JSS  Vol.2 No.9 , September 2014
A Comparison between Finland and China on Off-Campus Education of Primary and Secondary Schools
Author(s) Qi He1, Daoling Fu2
ABSTRACT
In 2011, the National Education Committee of Finland published “The Framework for Off-campus Education in Primary and Secondary Schools”, which stipulated the goals, content, and implementing guarantee of the off-campus education in primary and secondary schools. Besides, while emphasizing the equal importance of on-campus and off-campus education, the “Framework” also advocated schools to actively deal with the challenges posed to off-campus education, ensured its high quality and efficiency from all aspects, and cultivated primary and secondary school students’ emotional cognition, so as to enhance the level of their moral cognition. As a result, The “Framework” has profoundly promoted the development of off-campus education in Finnish primary and secondary schools. The off-campus education of china has certain problems relatively, such as the lack of system management, while quality is not guaranteed. However China has invested a lot of human, financial and material resources in basic education these years, and appropriate measures have been taken to address the problem of excessive burden on students. Moreover, much importance was attached to strengthening the construction and management of off-campus education sites, and enriching students’ extracurricular education. The author’s current study opted to compare Finland and China on Off-campus Education of Primary and Secondary Schools. Implications for Chinese education are discussed.

Cite this paper
He, Q. and Fu, D. (2014) A Comparison between Finland and China on Off-Campus Education of Primary and Secondary Schools. Open Journal of Social Sciences, 2, 321-327. doi: 10.4236/jss.2014.29051.
References
[1]   Central People’s Government of the People’s Republic of China. The National Medium-and Long Term Plan for Education Reform and Development (2010 to 2020).

[2]   The Finnish National Board of Education. Basic Education Act 1998 [EB/OL]. 2013-08-10.
http://www.minedu.fi/OPM/Koulutus/perusopetus/?lang=en.pdf

[3]   Chinese Youth Association, China Youth University for Political Sciences (2005) China Youth Education Policy Content Analysis and Performance Evaluation. China Children Press, Beijing, 52.

[4]   Itkonen, T. and Jahnukainen, M. (2007) An Analysis of Accountability Policies in Finland and the United States. International Journal of Disability, Development and Education, 54, 5-23.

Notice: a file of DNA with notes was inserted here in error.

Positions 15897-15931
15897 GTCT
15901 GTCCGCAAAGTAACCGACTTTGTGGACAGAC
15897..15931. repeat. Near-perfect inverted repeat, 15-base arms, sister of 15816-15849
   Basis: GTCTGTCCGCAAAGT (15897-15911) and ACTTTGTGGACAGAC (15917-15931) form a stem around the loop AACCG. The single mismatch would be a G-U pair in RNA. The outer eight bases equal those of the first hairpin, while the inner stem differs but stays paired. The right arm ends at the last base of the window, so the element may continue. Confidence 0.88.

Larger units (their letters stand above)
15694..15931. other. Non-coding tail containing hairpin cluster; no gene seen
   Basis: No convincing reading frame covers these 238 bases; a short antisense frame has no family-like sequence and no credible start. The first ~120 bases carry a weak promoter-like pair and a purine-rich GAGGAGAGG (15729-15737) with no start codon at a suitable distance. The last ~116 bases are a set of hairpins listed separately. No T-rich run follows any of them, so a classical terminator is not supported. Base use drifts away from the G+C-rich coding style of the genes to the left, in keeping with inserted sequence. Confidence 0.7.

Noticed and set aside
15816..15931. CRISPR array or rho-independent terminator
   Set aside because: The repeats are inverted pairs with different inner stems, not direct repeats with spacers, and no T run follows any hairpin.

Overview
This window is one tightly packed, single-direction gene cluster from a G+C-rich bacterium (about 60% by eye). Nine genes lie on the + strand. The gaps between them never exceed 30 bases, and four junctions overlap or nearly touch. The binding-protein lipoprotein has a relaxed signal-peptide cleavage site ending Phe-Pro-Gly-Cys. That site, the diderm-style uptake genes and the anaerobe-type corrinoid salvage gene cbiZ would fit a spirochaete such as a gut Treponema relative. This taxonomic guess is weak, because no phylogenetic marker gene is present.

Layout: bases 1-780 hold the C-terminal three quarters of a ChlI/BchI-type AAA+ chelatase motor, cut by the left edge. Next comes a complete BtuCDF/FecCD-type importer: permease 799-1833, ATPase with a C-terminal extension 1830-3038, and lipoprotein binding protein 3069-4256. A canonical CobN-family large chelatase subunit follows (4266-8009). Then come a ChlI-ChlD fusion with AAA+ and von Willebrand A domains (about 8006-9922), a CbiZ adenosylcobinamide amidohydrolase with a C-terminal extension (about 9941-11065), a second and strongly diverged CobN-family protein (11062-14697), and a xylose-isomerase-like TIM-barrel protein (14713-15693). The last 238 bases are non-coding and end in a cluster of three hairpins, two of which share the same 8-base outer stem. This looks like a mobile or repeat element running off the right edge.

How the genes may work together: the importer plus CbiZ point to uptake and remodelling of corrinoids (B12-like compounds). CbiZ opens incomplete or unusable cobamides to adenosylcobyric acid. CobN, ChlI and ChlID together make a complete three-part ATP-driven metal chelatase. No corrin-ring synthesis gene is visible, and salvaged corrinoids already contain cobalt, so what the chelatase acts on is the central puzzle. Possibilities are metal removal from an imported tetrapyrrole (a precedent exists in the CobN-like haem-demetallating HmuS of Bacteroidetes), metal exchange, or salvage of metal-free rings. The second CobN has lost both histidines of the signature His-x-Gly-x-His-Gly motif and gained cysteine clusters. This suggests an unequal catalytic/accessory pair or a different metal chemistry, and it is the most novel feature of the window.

http://dx.doi.org/10.1080/10349120601149664

[5]   Nation Master. School Life Expectancy [EB/OL].
http://www.nationmaster.com/graph/edu_sch_lif_exp_tot-education-school-life-expectancy-total. 2013-09-15

[6]   Nation Master. Student Attitude Dislike School [EB/OL].
http://www.nationmaster.com/country-info/stats/Education/Student-attitude/Report-class-disorder

[7]   Nation Master. Student Attitude, Find School Boring [EB/OL]. 2013-09-15.
http://www.nationmaster.com/graph/edu_stu_att_fin_sch_bor-student-attitude-find-school-boring

[8]   Finland Education Stats [EB/L].
http://www.nationmaster.com/country-info/profiles/Finland/Education

[9]   Finnish Ministry of Education and Culture. Education System in Finland [EB/OL]. 2013-08-12.
http://www.minedu.fi/OPM/Koulutus/koulutusjaerjestelmae/index.html?lang=en

[10]   The Finnish National Board of Education. National Framework for before- and after-School Activities in Basic Education [EB/OL].
http://www.oph.fi/english/sources_of_information/core_curricula_and_qualification_
requirements/before_and_after_school_activities.pdf.2013-08-11.


[11]   Lai, K.H. (1999) Civic Education: A Focus on Student Affairs Practice after Reunification. Educational Studies, 25, 205-215.
http://dx.doi.org/10.1080/03055699997918

[12]   The Finnish National Board of Education. National Core Curriculum for Basic Education [EB/OL].
http://www.oph.fi/download/47673_core_curricula_basic_education_4.pdf . 2013-08-11.

[13]   Finnish Ministry of Education and Culture. Proudly Presents: Educational Support and Guidance [EB/OL]. 2013-08-23.
http://www.minedu.fi/OPM/Verkkouutiset/2012/09/special_education.html?lang=en

[14]   Joelkivitsuma and Kariruoho (2007) Excellence through special Education? Lessons from the Finnish School Reform. Review of Education, 53, 283-302.

[15]   Halinen, I. and Jarvinen, R. (2008) Towards Inclusive Education: The Case of FINLAND. Prospects, 38, 77-97.
http://dx.doi.org/10.1007/s11125-008-9061-2

[16]   Yuan, L.Q. (2007) An Analysis of the Reasons for the Success of Finland’s Basic Education. Primary & Secondary Schooling Abroad, 12, 36-39.

[17]   Ahonen, P. (2014) Administrative Research in a Neoinstitutionalist Perspective: Finland, Calling for Globalization, and the Rehabilitation of Public Administration. Administration & Society, 46, 747-774.
http://dx.doi.org/10.1177/0095399712461911

[18]   Giskes, K., Kunst, A.E. and Benach, J. (2005) Trends in Smoking Behaviour between 1985 and 2000 in Nine European Countries by Education. Journal of Epidemiology and Community Health, 59, 395-401.
http://dx.doi.org/10.1136/jech.2004.025684

[19]   Sahlberg, P.E. (2007) Education Policies for Raising Student Learning: The Finnish Approach. Journal of Education Policy, 22, 152.

[20]   Central People’s Government of the People’s Republic of China. The National Medium-and Long-Term Plan for Education Reform and Development (2010 to 2020).

[21]   Sahlberg, P.E. (2007) Education Policies for Raising Student Learning: The Finnish Approach. Journal of Education Policy, 22, 157.

 
 
Top